There's a script available for the most recent Debian and Ubuntu builds, so if you want to install controller software on Ubuntu 16.04, Ubuntu 18.04, Ubuntu 18.10, Debian 8 or Debian 9 – there's no better way that using one of these scripts.
The procedure is simple:
- Go to the UniFi Installation Scripts page
- Download the script for your controller version (5.9.x is the stable branch) and operating system
- Make the downloaded script executable (chmod +x unifi-5.9.29.sh)
- Execute the script as root
- Enjoy! (browse to your server's IP address and port 8443)
Here's how my end result looks:
Do you use UniFi? Want to learn more about configuring or managing UniFi solutions? Let me know and I will wite a few follow-up posts.
If you're ever looking for a specific list of files included with one of the packages on your Ubuntu/Debian/Mint Linux setup, here's how you can do it using the dpkg command:
# dpkg --listfiles libcurl4-openssl-dev /. /usr /usr/lib /usr/lib/x86_64-linux-gnu /usr/lib/x86_64-linux-gnu/pkgconfig /usr/lib/x86_64-linux-gnu/pkgconfig/libcurl.pc /usr/lib/x86_64-linux-gnu/libcurl.a /usr/lib/x86_64-linux-gnu/libcurl.la /usr/share /usr/share/doc /usr/share/doc/libcurl4-openssl-dev /usr/share/doc/libcurl4-openssl-dev/copyright /usr/share/man /usr/share/man/man1 /usr/share/man/man1/curl-config.1.gz /usr/share/aclocal /usr/share/aclocal/libcurl.m4 /usr/include /usr/include/curl /usr/include/curl/curlver.h /usr/include/curl/mprintf.h /usr/include/curl/stdcheaders.h /usr/include/curl/easy.h /usr/include/curl/curlrules.h /usr/include/curl/multi.h /usr/include/curl/curlbuild.h /usr/include/curl/typecheck-gcc.h /usr/include/curl/curl.h /usr/bin /usr/bin/curl-config /usr/lib/x86_64-linux-gnu/libcurl.so /usr/share/doc/libcurl4-openssl-dev/changelog.Debian.gz /usr/share/doc/libcurl4-openssl-dev/NEWS.Debian.gz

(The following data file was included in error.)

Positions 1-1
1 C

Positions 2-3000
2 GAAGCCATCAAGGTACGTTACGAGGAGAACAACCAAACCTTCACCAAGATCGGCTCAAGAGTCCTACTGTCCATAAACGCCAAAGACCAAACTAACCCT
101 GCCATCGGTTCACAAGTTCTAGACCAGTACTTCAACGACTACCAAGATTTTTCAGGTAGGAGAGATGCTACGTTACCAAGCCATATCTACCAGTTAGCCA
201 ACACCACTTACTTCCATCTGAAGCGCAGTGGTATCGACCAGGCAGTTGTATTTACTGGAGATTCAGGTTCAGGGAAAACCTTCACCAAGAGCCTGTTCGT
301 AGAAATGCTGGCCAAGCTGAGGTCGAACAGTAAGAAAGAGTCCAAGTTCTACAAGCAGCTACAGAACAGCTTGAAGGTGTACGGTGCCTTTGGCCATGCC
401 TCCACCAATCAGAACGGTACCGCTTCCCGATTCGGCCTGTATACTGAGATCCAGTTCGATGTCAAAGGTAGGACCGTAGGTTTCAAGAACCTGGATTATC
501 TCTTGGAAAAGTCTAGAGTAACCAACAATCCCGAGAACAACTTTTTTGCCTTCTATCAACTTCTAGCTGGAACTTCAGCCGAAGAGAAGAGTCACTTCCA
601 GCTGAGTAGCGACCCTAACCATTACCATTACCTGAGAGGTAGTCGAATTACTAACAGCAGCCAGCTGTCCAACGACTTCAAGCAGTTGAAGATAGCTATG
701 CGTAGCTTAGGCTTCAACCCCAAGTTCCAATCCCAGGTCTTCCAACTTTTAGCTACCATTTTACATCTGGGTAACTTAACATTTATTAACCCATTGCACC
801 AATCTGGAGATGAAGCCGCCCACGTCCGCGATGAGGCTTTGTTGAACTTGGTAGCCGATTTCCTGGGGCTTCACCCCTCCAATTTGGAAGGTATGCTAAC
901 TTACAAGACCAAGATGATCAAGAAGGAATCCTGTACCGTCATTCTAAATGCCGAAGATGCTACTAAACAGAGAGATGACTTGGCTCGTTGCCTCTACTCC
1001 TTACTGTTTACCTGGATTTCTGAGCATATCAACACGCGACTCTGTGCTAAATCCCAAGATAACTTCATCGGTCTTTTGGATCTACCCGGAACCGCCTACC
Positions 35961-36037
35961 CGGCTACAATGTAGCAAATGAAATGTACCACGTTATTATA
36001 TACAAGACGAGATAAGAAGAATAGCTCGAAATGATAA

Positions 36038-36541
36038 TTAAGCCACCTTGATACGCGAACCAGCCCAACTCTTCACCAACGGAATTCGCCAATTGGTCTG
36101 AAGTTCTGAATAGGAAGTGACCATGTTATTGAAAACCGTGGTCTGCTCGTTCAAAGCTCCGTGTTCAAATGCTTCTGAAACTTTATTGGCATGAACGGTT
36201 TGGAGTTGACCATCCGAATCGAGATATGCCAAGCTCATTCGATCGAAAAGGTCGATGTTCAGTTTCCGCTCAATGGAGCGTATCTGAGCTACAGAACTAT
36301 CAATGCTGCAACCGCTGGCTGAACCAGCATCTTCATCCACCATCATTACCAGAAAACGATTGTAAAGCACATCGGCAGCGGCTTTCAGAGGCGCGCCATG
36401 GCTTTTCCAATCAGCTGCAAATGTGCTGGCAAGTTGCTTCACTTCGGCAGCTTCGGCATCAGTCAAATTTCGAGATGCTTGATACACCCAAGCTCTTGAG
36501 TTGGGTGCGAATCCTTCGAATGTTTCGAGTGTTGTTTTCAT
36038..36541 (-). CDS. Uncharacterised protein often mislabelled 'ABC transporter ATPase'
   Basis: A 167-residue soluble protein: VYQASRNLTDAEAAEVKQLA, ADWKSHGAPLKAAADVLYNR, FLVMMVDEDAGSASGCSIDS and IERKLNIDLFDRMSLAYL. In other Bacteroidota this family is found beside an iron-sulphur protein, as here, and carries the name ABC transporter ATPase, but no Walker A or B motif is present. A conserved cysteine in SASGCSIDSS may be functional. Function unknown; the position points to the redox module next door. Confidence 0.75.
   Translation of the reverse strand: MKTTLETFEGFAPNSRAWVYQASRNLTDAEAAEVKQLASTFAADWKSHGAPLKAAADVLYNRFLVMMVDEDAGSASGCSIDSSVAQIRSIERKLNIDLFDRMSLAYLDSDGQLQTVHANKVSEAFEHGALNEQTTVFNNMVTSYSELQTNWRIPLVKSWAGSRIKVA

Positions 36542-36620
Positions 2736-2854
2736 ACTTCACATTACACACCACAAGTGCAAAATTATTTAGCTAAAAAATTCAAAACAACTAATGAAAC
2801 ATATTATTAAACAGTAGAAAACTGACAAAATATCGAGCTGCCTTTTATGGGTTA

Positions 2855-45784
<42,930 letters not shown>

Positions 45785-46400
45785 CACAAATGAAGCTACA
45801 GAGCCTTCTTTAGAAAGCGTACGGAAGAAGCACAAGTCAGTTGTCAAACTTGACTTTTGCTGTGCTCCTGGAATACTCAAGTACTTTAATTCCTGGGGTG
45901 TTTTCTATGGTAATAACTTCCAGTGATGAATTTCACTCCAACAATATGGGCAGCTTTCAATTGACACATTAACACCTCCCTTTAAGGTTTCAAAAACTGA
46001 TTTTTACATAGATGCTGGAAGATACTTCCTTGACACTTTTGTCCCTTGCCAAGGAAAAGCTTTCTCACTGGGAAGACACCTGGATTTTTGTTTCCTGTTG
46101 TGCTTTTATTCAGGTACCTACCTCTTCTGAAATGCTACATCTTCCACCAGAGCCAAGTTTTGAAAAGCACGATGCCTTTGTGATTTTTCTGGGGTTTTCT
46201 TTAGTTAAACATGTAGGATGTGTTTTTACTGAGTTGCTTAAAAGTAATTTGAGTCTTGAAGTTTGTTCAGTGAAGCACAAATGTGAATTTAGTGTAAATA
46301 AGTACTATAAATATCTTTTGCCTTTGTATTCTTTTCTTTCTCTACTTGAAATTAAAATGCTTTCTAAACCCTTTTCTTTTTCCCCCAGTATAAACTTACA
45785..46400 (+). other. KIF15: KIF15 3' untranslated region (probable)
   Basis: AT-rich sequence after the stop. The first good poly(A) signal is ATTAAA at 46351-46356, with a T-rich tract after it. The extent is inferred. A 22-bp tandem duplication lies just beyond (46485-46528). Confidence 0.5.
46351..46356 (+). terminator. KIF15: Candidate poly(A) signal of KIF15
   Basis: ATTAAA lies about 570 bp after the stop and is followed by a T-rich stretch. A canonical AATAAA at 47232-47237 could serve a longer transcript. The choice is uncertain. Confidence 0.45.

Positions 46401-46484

The same can also be done with the shorter version of the command line option: dpkg -L
One of the most typical things to check next would be to verify the integrity of all these files in the package – usually dpkg keeps checksums for all the files installed.
Verifying integrity of files instlaled by the package:
# dpkg --verify libcurl4-openssl-dev ??5?????? /usr/include/curl/curl.h
In this example I have gone and edited the comment in the curl.h header file, just to change it enough for dpkg to pick it up. Since checksums are used for highlighting differences and also because most of package installed files are binaries or special non-cleartext formats, you don't see the text-based diff but instead just get an indication that certain file differs from the original version installed by dpkg.
The shorter version of the same is dpkg -V.
Quite recently I came across a very interesting issue: while configuring passwordless SSH (it's public key based, so depending on you have it configured it may not be completely passwordless) access to some of my VPS servers, I found that the same keypair just wouldn't work on one of the servers.
Not only that, but the behaviour was quite bizzare: upon my first attempt to connect the public key would get rejected and a regular password would be requested by the ssh session. But once I successfully logged in with my password, any subsequent ssh connections would happily authenticate by my public key and would let me in without a problem.
Those of you using home dir encrypiton in Ubuntu are probably smiling right now! 🙂 But becase I have never consciously configured or used this feature, it took me a good few hours to troubleshoot the issue and come up with the fix.
There comes a time (a couple of times a year, actually) when you may want to upgrade your Ubuntu distro (read here for instructions on confirming your version of Linux: Find Out Linux Version)
Once that's done, you can use do-release-upgrade for a hassle free upgrade.
IMPORTANT: are you can see, I've used a really old Ubuntu server with 8.10, hence your procedure for upgrading more recent Ubuntu versions may be slightly different. For example, later upgrades will warn you if you're doing a release upgrade over ssh.
What do-release-upgrade is and when you should use it
do-release-script is a Python script which automates the process of updating multiple packages. It relies upon Ubuntu's core package management functionality.